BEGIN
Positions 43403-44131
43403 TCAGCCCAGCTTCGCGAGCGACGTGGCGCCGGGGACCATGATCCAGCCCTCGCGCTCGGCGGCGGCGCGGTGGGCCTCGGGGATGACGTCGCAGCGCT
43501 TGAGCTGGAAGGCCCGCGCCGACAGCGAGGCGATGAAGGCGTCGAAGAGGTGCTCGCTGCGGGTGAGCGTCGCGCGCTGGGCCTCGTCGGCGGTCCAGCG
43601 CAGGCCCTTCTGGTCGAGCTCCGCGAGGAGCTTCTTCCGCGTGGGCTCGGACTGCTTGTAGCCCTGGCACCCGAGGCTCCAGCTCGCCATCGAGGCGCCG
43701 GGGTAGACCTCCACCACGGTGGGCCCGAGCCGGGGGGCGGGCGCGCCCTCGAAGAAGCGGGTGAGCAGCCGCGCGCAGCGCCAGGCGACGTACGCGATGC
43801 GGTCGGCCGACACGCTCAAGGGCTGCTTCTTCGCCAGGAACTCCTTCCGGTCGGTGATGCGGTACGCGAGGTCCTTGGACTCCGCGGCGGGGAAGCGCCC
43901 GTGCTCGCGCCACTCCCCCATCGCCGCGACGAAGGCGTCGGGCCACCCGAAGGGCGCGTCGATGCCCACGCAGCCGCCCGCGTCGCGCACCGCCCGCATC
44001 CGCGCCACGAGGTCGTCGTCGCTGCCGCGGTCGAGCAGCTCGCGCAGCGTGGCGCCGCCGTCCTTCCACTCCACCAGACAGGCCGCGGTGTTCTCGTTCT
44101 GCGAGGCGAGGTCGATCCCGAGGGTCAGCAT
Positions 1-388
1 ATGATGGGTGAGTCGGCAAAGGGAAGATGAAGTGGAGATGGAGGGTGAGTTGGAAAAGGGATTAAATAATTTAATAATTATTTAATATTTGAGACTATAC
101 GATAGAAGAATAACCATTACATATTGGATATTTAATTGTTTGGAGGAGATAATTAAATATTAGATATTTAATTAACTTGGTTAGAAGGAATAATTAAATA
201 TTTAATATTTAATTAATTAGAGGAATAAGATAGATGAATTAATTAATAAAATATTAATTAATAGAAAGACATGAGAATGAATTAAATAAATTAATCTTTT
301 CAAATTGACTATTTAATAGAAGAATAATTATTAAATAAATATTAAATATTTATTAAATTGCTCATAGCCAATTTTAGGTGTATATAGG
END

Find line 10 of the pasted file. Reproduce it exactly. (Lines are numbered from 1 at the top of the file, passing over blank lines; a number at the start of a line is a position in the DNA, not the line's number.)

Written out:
Positions 1-388